Preoperative and intraoperative diagnosis of low-grade adenosquamous carcinoma of the breast: potential diagnostic pitfalls

Department of Pathology, Singapore General Hospital, Singapore.
Histopathology (Impact Factor: 3.3). 01/2007; 49(6):603-11. DOI: 10.1111/j.1365-2559.2006.02524.x
Source: PubMed

ABSTRACT Low-grade adenosquamous carcinoma (LGAC), a rare variant of metaplastic breast cancer, may mimic benign or other low-grade malignant lesions histologically. Diagnostic difficulty may be encountered when evaluating breast cytology, core needle biopsy or intraoperative frozen section specimens.
Pathology reports, cytology aspirates and histological slides of LGAC diagnosed at the Department of Pathology, Singapore General Hospital, were reviewed. Four cases of LGAC were analysed. Cytology from the first case showed atypical cells and the subsequent surgical excision specimen showed a complex sclerosing lesion with LGAC. The second and third cases were investigated by core needle biopsies: the preoperative histological features were suggestive of but not diagnostic of LGAC, until further excision biopsies were performed. The fourth case entailed a frozen section specimen, for which definitive diagnosis was deferred to paraffins. The patients remained well with no evidence of recurrent disease to date.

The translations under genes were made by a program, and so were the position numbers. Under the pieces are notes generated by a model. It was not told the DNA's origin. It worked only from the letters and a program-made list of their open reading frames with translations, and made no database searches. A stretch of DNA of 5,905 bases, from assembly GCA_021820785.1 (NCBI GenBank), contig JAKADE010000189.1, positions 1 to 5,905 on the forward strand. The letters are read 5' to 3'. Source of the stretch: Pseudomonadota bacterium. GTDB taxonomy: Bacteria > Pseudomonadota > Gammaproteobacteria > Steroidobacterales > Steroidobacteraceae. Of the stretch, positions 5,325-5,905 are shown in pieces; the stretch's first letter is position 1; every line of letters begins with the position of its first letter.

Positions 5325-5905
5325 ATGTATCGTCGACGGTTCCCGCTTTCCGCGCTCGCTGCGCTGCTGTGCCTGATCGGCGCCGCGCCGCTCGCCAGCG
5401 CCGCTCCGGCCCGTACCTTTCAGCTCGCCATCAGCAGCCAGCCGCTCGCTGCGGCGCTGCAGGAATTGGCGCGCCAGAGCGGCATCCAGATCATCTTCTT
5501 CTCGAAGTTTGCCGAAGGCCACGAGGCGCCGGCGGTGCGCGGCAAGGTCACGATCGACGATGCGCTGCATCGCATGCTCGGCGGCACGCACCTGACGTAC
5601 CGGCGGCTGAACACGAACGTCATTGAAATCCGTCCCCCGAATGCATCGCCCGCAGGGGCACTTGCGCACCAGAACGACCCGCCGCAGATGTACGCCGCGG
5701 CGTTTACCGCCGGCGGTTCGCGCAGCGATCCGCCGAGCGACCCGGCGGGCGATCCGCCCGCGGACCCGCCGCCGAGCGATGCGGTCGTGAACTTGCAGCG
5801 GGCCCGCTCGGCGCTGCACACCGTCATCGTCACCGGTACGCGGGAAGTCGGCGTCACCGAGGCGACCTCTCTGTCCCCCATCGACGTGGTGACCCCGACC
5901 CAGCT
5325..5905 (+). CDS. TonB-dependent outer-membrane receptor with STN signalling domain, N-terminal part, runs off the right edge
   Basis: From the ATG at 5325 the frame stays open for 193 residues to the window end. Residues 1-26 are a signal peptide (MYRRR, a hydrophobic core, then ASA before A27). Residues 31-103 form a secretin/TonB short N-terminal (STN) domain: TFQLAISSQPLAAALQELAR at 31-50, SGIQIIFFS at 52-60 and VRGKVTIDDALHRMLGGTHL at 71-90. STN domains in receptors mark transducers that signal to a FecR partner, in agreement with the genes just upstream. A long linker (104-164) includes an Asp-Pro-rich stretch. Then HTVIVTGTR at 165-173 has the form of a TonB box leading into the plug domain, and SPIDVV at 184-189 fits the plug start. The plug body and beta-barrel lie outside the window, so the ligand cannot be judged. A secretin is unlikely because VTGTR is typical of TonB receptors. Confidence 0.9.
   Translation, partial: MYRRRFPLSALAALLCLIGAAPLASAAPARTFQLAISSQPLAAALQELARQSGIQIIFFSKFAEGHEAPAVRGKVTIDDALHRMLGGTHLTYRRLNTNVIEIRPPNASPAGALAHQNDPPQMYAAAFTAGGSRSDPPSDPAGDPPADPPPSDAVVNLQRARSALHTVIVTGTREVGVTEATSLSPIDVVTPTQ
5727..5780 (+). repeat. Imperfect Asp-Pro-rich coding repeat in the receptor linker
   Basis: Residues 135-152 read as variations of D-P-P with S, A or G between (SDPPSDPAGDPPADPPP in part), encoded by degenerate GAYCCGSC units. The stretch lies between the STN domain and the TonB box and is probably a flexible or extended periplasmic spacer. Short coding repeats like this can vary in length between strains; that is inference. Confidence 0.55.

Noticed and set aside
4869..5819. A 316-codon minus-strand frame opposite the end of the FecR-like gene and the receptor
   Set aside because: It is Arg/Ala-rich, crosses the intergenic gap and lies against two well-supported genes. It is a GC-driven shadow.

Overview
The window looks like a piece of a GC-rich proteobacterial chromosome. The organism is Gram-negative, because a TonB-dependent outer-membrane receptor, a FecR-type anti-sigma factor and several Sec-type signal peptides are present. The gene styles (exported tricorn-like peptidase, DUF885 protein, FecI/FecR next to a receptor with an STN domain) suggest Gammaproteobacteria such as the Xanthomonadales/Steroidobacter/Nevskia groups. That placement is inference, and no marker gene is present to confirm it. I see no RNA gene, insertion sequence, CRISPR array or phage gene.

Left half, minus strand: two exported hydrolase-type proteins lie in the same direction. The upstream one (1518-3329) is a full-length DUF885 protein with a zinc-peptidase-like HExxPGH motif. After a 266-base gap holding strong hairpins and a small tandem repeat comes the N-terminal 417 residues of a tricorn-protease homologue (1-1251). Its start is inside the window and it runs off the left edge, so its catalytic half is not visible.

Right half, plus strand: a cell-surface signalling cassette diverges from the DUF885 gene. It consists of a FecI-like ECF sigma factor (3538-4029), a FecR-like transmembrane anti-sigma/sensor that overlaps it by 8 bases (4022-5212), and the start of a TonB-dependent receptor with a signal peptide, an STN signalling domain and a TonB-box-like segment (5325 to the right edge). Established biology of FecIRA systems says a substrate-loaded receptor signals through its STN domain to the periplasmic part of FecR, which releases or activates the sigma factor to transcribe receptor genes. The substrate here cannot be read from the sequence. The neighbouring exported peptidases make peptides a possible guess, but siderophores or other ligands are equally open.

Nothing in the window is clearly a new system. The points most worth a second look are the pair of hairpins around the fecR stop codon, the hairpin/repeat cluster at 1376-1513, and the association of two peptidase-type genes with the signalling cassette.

When limited material, in the form of needle aspirates, core biopsy specimens or frozen sections, is submitted for histology, making a diagnosis of LGAC is not only challenging, but may be impossible. In difficult cases, careful pathological assessment, clinicopathological correlation and follow-up or complete excision biopsy may prove invaluable in establishing a definitive diagnosis.